You might recall a funny story from back in the Fleabagger days last February when this bill was voted out of committee despite the plaintive cries from a Democrat trying to participate via telephone, even as he was hiding out in Illinois, or wherever. Pretty funny, but also a sign of the dysfunction that comes from having too many liberals in elected office: even common sense reform like a Voter ID law needs a bizarre circumstance like the mass decamping of the entire Democratic caucus in order to pass.

And, that's the most befuddling thing about the Voter ID movement: why all the vitriol and hysterics over "racism?" (yeah, yeah, I know "why." It's a rhetorical question). Are Democrats so wedded to half-assed balloting as a strategy for winning elections? I keep hearing how this will disenfranchise people who don't have ID. I'd say if you literally don't have ID, you are self-disenfranchising.

Having some form of picture ID is a basic of American life, thanks in part to the meddling administrative state so beloved of liberals. If there is one American citizen (we're the only ones who are supposed to be voting, after all) who lacks a picture ID, I'd like to know his name. On the one hand, he has to be so poor and out of it that he can't even bring himself to obtain basic documentation, but on the other he must have no need for welfare or other benefits, which - I presume - you need to show some form of ID to receive. This person does not exist, except in the fevered minds of the Left.

Spit It Out: How The Respectable Media Covers Republican Scandals

Good catch by Newsbusters: CNN covered the Schwarzenegger love-child story in every broadcast hour, but one. Care to guess which hour?

I won't even ask which recent sex scandal CNN failed to mention in one of those roll calls of recent political sex scandals.

Alas, Babylon: Governator Fathered Secret Love Child

Now that Arnold Schwarzenegger is out of office, I guess the truth can be told: he fathered a child with a member of the household staff (shades of DSK). Cue "The Fornicator" jokes:

Former California Gov. Arnold Schwarzenegger has acknowledged that he fathered a child with a member of his household staff, a revelation that apparently prompted wife Maria Shriver to leave the couple's home before they announced their separation last week.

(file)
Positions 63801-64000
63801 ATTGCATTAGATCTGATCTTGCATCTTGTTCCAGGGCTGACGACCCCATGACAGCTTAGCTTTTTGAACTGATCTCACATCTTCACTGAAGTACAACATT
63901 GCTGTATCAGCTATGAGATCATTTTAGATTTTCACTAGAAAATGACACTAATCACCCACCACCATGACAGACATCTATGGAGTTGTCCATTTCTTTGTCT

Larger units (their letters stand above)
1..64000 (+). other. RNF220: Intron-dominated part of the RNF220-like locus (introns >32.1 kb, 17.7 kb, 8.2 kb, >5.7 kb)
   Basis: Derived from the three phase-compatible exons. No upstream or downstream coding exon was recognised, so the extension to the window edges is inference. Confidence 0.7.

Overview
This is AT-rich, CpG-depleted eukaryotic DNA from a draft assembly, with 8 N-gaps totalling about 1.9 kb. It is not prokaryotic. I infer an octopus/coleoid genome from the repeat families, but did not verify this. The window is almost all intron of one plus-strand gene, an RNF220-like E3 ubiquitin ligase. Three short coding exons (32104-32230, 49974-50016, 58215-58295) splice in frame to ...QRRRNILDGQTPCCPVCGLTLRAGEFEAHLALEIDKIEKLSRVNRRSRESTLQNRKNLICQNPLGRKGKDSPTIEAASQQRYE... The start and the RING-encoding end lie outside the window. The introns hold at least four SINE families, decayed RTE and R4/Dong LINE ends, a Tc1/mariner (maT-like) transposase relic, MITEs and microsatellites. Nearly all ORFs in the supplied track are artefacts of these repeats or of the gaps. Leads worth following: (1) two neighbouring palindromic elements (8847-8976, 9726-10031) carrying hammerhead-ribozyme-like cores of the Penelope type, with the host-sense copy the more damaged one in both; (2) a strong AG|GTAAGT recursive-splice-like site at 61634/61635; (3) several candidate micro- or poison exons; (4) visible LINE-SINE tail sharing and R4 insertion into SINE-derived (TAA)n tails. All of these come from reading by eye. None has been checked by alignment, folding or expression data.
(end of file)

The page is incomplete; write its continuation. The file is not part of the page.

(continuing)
Schwarzenegger and Shriver jointly announced May 9 that they were splitting up after 25 years of marriage. Yet, Shriver moved out of the family's Brentwood mansion earlier in the year after Schwarzenegger acknowledged the child is his, The Los Angeles Times reported Tuesday.

"After leaving the governor's office I told my wife about this event, which occurred over a decade ago," Schwarzenegger told the Times in a statement that also was sent to The Associated Press early Tuesday. "I understand and deserve the feelings of anger and disappointment among my friends and family. There are no excuses and I take full responsibility for the hurt I have caused. I have apologized to Maria, my children and my family. I am truly sorry.

The love child was born 10 years ago, which predated his disappointed term as governor. Turns out that the one thing he managed to accomplish during his seven years in Sacramento was keeping the lid on such an explosive story. The LA Times must kicking themselves today. They were writing these lame screaming headlines about "groping," while Arnold's secret child was going about his/her business right under their noses.

The "staffer," btw, continued to work for the Schwarzeneggers until January of this year when she retired. She also claimed that her husband was the "real" father, which means another family is breaking up today.

Schwarzenegger's term as governor was a disaster for the state and the GOP because he campaigned as a fiscal conservative and governed as a profligate member of the bi-partisan party of government. Now he's provided the left with yet another entry on the sarcastic "Party of Family Values" list. Thanks a heap.

UPDATE: Althouse is skeptical that Maria Shriver could not have known about Ah-nuld' affair and child until now. Hey, maybe they live in a really big house.

UPDATE 2: I've been hearing/seeing a lot of Edwards/Ah-nuld comparisons out there. I'll bet most people probably think John Edwards is "smarter" than Schwarzenegger, but (1) at least the Governator didn't bear a love child during one of his campaigns* and (2) Schwarzenegger managed, against all odds, to keep an explosive story like this hidden until he could reveal it at a time of his choosing, that time apparently being after the end of his political career when he wanted to get his wife out of his hair. Cold? You bet. But not dumb.